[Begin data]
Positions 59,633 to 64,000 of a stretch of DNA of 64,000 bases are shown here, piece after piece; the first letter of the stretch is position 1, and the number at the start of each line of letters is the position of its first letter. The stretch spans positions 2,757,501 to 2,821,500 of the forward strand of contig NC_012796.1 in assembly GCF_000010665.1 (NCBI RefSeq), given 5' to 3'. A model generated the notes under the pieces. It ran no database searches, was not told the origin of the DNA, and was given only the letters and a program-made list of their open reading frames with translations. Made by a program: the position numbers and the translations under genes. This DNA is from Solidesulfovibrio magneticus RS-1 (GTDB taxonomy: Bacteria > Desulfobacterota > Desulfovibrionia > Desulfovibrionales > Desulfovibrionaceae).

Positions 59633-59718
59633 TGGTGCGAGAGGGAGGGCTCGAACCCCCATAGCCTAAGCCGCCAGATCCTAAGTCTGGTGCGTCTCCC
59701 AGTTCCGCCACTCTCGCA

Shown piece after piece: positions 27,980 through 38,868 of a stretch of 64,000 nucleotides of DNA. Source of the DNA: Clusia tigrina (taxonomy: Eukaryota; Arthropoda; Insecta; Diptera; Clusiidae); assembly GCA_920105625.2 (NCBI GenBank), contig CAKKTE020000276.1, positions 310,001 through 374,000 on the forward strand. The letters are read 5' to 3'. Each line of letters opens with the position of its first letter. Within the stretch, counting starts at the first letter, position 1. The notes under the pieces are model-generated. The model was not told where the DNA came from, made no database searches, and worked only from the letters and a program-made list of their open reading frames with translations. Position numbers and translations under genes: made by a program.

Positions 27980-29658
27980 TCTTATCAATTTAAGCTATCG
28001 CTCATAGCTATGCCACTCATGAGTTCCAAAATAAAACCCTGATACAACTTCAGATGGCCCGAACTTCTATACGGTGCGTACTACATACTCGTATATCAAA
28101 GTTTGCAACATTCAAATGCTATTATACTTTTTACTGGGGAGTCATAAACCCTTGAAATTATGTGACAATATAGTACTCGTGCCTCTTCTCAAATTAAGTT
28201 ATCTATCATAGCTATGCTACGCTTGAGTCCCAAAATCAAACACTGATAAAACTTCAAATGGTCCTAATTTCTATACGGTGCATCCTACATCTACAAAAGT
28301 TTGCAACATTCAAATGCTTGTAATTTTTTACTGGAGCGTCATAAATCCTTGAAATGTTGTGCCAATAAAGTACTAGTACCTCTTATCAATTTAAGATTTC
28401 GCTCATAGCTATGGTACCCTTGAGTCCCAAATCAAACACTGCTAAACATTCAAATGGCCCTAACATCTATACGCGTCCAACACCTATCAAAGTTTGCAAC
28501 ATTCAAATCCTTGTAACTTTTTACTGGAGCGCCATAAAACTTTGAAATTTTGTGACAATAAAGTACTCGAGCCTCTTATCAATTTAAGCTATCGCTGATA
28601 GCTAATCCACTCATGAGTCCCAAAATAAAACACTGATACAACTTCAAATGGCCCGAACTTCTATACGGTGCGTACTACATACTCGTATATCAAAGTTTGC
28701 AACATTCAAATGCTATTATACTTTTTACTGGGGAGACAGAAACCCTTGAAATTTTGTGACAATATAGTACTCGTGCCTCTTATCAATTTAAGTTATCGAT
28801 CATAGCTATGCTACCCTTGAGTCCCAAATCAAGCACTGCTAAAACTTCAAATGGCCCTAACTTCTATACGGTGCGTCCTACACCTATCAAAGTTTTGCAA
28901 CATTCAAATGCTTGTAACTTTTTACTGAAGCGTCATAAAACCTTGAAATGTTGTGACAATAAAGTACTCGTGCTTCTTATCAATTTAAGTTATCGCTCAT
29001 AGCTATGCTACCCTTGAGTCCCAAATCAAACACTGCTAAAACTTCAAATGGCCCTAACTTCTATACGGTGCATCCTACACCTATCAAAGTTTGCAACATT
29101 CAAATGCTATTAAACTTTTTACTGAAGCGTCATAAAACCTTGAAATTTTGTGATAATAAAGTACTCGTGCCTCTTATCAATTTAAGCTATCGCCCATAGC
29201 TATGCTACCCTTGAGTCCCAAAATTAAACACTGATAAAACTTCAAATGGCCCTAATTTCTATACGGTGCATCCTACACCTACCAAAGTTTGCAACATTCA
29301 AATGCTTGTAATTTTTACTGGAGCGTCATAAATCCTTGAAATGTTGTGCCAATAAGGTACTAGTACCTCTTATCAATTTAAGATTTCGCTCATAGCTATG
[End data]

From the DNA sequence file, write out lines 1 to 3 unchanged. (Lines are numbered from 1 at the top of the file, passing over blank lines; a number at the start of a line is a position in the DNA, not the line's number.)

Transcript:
Positions 59,633 to 64,000 of a stretch of DNA of 64,000 bases are shown here, piece after piece; the first letter of the stretch is position 1, and the number at the start of each line of letters is the position of its first letter. The stretch spans positions 2,757,501 to 2,821,500 of the forward strand of contig NC_012796.1 in assembly GCF_000010665.1 (NCBI RefSeq), given 5' to 3'. A model generated the notes under the pieces. It ran no database searches, was not told the origin of the DNA, and was given only the letters and a program-made list of their open reading frames with translations. Made by a program: the position numbers and the translations under genes. This DNA is from Solidesulfovibrio magneticus RS-1 (GTDB taxonomy: Bacteria > Desulfobacterota > Desulfovibrionia > Desulfovibrionales > Desulfovibrionaceae).

Positions 59633-59718
59633 TGGTGCGAGAGGGAGGGCTCGAACCCCCATAGCCTAAGCCGCCAGATCCTAAGTCTGGTGCGTCTCCC